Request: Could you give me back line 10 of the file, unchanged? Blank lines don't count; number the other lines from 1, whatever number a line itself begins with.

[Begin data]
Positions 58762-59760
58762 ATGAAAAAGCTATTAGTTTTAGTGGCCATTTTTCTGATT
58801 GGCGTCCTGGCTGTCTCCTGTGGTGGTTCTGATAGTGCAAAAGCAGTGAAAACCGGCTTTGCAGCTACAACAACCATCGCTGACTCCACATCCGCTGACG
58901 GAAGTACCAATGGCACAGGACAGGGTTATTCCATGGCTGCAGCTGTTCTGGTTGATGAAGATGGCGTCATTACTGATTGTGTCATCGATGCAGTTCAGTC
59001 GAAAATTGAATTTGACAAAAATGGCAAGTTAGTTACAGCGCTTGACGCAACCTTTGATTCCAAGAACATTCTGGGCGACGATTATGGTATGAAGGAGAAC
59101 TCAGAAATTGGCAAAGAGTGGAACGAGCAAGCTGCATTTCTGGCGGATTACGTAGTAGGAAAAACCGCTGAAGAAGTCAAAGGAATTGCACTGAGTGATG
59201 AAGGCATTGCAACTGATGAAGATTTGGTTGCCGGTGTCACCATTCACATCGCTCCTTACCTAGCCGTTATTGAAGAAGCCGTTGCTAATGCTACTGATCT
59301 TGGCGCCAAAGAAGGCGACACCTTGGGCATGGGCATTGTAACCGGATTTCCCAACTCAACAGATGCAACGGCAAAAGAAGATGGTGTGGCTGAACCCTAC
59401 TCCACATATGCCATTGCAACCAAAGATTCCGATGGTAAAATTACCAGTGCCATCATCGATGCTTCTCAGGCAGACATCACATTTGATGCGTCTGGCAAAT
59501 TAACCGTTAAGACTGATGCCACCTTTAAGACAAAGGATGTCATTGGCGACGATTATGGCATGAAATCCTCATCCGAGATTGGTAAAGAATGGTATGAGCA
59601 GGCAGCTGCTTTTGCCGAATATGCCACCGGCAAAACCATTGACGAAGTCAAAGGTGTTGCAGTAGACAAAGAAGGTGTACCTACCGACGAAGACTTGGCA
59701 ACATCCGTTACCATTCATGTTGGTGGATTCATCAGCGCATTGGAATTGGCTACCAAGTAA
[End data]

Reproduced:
59501 TAACCGTTAAGACTGATGCCACCTTTAAGACAAAGGATGTCATTGGCGACGATTATGGCATGAAATCCTCATCCGAGATTGGTAAAGAATGGTATGAGCA